The year is 1643. On a dusty rue Saint-Honore, in Paris, carriages and men pass by like any other day through the morning clamour. Among the many merchants opening the doors to their shops is a certain Claude Trudon. Little does he know that the little grocery shop he just opened is going to make his family name renowned throughout the kingdom, and that over the ages, this same name will resonate with legendary expertise in a very particular trade.
This trade happened to be producing wax. In a time when candles were a daily necessity, the Trudons quickly became appreciated for the quality of the wax they manufactured at the highest standards. This reputation earned them the title of royal purveyors to the French court just a generation later.
It is indeed the specialised production process and the consequent quality achieved that helped maintain the business even after the monarchy fell in France, and, moreover, after lifestyles changed due to the industrial revolution. Gradually, candles such as Trudon’s became objects of precious luxury, as gas and electricity replaced them in their practical use. In fact, the company was acknowledged for its innovative spirit in 1889, when it received the gold medal at the World Exhibition, thus solidifying France’s status on an international level yet again.
Nowadays, the company no longer limits itself to creating candles for religious or strictly decorative purposes, but offers a variety of product ranges, from differently sized scented candles to room sprays. Everything they produce, however, is reminiscent of their long standing legacy and of their intimate links to the French royalty – starting with the scents of the candles, and going forward to the imagery and packaging used. To celebrate their glorious past, they also create wax busts of historic figures, such as Marie Antoinette or Napoleon Bonaparte.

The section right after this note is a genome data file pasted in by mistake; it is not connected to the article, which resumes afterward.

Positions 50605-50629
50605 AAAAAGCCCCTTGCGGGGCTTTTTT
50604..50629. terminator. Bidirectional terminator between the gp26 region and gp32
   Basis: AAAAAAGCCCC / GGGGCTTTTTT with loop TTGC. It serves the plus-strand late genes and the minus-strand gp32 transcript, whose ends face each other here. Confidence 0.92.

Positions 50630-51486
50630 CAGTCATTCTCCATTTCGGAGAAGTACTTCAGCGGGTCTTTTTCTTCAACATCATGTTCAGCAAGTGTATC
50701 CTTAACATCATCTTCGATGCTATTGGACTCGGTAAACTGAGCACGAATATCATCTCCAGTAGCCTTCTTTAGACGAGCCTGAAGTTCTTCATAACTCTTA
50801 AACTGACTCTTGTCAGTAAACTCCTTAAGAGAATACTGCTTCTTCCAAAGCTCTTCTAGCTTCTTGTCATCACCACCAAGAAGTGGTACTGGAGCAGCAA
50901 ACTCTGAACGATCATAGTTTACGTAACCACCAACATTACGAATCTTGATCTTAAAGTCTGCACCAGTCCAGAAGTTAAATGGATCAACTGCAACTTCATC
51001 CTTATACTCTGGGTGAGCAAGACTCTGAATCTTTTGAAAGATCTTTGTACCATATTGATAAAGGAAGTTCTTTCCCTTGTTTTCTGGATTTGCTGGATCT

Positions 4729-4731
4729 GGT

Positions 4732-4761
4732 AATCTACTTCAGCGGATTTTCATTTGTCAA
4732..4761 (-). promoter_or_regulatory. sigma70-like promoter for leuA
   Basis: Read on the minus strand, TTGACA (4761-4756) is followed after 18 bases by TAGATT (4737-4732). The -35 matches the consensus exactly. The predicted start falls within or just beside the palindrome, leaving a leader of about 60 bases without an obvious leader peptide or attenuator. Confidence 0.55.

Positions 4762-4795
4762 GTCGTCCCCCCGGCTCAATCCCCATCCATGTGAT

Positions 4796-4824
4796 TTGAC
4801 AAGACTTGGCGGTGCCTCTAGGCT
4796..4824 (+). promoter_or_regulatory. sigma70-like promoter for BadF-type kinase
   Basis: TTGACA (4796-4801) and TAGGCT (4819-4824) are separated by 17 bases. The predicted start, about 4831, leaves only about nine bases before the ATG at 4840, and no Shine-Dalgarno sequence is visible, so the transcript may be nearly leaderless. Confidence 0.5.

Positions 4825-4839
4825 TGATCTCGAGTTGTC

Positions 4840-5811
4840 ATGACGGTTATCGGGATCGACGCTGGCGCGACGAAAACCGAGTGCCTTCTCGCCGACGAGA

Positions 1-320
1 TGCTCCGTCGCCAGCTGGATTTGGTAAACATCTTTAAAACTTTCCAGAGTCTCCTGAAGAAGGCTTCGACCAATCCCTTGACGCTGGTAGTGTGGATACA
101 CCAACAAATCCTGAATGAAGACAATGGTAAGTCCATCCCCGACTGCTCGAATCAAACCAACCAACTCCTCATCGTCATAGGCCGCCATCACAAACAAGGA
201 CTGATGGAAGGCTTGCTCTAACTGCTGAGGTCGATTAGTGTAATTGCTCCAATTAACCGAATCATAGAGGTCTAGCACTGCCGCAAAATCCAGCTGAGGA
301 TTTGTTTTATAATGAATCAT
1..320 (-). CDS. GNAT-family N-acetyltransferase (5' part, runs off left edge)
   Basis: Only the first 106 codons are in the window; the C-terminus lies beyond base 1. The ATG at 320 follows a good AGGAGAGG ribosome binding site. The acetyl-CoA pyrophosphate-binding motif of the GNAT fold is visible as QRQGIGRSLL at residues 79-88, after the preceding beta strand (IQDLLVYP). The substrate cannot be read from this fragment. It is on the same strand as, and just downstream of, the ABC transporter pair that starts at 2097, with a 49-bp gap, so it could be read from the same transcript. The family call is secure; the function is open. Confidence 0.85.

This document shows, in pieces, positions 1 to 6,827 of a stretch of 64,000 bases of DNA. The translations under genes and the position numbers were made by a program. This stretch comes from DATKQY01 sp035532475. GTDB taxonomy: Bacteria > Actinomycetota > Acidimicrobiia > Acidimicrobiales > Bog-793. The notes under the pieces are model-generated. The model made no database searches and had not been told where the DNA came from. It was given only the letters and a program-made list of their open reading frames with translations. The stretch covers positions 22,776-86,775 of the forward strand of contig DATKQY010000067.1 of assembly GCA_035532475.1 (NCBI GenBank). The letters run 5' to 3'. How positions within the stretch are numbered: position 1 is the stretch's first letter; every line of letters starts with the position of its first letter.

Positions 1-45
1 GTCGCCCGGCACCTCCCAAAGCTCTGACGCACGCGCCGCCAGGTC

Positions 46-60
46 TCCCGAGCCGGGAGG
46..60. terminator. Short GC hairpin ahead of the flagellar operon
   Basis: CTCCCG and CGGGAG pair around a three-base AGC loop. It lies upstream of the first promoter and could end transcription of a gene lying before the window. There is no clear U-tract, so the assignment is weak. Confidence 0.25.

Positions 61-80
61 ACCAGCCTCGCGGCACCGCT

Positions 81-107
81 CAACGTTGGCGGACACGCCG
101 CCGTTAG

According to company records, Napoleon seems to have been quite a significant patron of Cire Trudon. It is said he only gave one gift to his newly born son, and that was a Cire Trudon pillar candle which was personalized to feature a portrait of the Emperor engraved in gold. To this day, the company still finds inspiration in this story, and produces an entire collection of pillar candles with cameos, baring tribute to various personalities. Thus any client can symbolically own a piece of history, and with it, further a fascinating tradition.
There are many conclusions you can draw from the inspiring success story of Cire Trudon. Firstly, it goes to show that despite humble beginnings, anyone can reach universal appreciation if they set high standards and are coherent in maintaining them. Secondly, any industry or trade – big or small – can become an area of expertise through constant development and innovation.
Thirdly and perhaps most importantly, Cire Trudon is the perfect proof of the dual relationship between luxury goods manufacturers and their country of origin. Not only is a company reaching the highest level of excellence if supported by its country of origin, but in turn, the country of origin can benefit from the reputation acquired by that company world wide.
My suggestion and hope is that more and more countries realise the relevance of this win-win situation and act on it accordingly.
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Watch the CEO of Cire Trudon explain what makes this French company unique: